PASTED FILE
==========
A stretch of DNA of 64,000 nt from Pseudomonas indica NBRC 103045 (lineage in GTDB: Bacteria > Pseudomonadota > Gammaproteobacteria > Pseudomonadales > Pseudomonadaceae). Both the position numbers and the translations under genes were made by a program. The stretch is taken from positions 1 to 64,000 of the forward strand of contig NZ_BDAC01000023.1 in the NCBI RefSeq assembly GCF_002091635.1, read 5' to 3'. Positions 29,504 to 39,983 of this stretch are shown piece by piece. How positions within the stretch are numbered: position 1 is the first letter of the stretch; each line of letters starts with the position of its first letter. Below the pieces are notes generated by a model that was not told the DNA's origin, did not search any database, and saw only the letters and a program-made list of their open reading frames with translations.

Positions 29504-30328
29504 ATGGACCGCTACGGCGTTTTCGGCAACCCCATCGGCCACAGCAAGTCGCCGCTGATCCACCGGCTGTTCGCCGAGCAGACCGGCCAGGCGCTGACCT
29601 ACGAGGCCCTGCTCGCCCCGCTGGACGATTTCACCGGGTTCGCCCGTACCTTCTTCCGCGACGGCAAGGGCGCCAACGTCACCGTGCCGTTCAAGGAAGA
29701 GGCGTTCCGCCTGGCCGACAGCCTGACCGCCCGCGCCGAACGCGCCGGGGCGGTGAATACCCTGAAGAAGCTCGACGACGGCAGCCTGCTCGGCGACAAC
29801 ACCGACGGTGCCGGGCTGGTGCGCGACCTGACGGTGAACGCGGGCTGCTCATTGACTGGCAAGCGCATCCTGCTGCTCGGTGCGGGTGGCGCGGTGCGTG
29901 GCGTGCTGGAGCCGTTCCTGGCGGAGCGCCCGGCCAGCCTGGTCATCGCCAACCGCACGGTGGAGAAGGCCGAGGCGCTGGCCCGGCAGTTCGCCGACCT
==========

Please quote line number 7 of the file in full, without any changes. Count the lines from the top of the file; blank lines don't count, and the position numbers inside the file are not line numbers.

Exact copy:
29901 GCGTGCTGGAGCCGTTCCTGGCGGAGCGCCCGGCCAGCCTGGTCATCGCCAACCGCACGGTGGAGAAGGCCGAGGCGCTGGCCCGGCAGTTCGCCGACCT